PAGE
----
The Cleveland Cavaliers Can't Keep Pace With the Golden State Warriors
Things are not looking good for the Cleveland Cavaliers.
After being outscored in the first two games of the NBA Finals by an average of 20.5 points, the defending champs find themselves in a two-zip hole. Yes, in last year's Finals, the Cavs were down two games upon their return to Cleveland, and that worked out okay, but there are some stark differences between then and now.
I don't know if you've heard, but this time around the Golden State Warriors have a dude named Kevin Durant, and he's pretty decent. His impact on both the offensive and defensive end has made a huge difference in this series, as Golden State has appeared, at times, impossible to defend.
Another difference between 2016 and 2017 that's flown under-the-radar is the blistering pace at which this series has been played. If you're unfamiliar with the term pace factor (or just pace), it's the number used to estimate how many possessions a team has per game.
Controlling the Pace
The Warriors posted the fourth-quickest pace during the regular season, while the Cavs had a pace factor of 98.4, which ranked 16th in the NBA. What should really come as a surprise is how willing Cleveland has been to match Golden State's up-tempo style of play, considering that's not their preferred M.O.
During the first three rounds of this year's playoffs, Cleveland slowed things down even more, maintaining a pace factor of just 94.1, per NBAwowy.com. In last season's finals, Cleveland controlled the tempo of the series, slowing the pace way down, to a 91.6 mark, which would have ranked dead last in the NBA this season.
The table below displays the importance of Cleveland's change in style -- a slower pace leads to improved defensive efficiency for the Cavs.
|Cleveland Cavaliers||Pace||Defensive Efficiency|
|2015-16 NBA Finals||91.6||108.2|
|2016-17 NBA Regular Season||98.4||108|
|2016-17 NBA Playoffs||94.1||101.7|
|2016-17 NBA Finals||103||118.9|
It appears the Cavaliers have been making a concentrated effort to match Golden State's pace of play -- which, as it turns out, isn't a good idea, because the non-stop movement is tiring Cleveland out.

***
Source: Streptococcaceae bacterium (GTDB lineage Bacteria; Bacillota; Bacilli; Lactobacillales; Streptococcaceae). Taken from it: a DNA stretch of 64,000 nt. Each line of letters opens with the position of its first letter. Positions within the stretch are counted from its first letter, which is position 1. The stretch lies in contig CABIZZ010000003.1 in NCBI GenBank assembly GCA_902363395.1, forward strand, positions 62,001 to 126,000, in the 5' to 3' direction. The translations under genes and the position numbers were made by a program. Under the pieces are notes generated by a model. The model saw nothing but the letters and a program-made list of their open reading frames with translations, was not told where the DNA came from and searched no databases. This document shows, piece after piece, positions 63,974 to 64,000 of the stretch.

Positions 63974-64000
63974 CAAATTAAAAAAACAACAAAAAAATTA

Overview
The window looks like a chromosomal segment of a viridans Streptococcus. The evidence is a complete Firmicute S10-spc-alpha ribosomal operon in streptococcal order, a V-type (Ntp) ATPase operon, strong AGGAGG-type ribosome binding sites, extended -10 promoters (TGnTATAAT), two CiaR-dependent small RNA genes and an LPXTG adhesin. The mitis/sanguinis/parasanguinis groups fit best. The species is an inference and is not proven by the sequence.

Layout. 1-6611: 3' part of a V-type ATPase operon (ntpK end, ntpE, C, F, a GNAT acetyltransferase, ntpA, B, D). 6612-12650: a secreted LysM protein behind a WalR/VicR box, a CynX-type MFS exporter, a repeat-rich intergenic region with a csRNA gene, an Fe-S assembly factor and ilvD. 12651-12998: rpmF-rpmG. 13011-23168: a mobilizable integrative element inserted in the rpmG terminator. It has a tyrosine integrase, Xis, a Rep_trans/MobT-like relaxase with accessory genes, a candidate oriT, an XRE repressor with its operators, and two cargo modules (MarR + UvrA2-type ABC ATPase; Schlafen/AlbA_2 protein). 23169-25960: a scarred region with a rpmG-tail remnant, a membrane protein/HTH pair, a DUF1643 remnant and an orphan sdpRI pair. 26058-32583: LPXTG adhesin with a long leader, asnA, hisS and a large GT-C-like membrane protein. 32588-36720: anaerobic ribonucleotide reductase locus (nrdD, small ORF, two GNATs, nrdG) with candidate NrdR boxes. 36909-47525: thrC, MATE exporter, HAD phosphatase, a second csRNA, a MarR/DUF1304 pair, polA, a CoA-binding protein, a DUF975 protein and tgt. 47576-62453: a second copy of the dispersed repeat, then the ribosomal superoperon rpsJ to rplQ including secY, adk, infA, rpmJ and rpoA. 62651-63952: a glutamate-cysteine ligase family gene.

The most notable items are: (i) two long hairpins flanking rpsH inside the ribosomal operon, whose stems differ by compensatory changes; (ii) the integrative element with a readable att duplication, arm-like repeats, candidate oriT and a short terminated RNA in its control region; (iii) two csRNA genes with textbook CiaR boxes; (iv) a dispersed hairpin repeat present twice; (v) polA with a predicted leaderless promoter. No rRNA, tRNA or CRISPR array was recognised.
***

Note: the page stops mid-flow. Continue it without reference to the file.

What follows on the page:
In their first halves, Cleveland's pace factor hit 109, but in the second, dropped to 97. and their exhaustion can be quantified:
|Cleveland Cavaliers||Offensive Efficiency||FG%||Defensive Efficiency|
Effect on LeBron
Not only has playing at a quicker pace had a negative effect on Cleveland's team efficiency, but it's been visibly wearing down their players who are used to playing at a much slower pace -- especially, believe it or not, LeBron James.
That, of course, is massively problematic, because if the Cavs are going to have any chance to get back into the series, they're going to need him to be as efficient as he can for all four quarters.
Take a look at James' first and second half splits through the first two games:
|LeBron James||Usage||FG%||0-3 ft||4-9 ft||10-15 ft||16+ ft|
Early in the games, a fresh LeBron has appeared unstoppable, taking not-settling to the extreme, and getting to the hoop at will. He's put up a mind-blowing 70% of his shots from within three feet in the first halves of this series. In his second halves -- whether it be due to playing from behind or battling fatigue -- James has settled for jumpers far more often, taking nearly half of his shot attempts from way outside the paint.
If you prefer visuals to numbers, compare his first half and second half shot charts from Game 2:
Uh, LeBron’s shot chart pic.twitter.com/mqhRY0Iprf
— Hardwood Paroxysm (@HPbasketball) June 5, 2017
It'll be interesting to see how both teams adjust for Game 3 in Cleveland. For the sake of the competitiveness of this series, let's hope the Cavaliers do a better job of controlling the tempo, because the first two games have proven that they can't keep up with Golden State's run-and-gun style of play.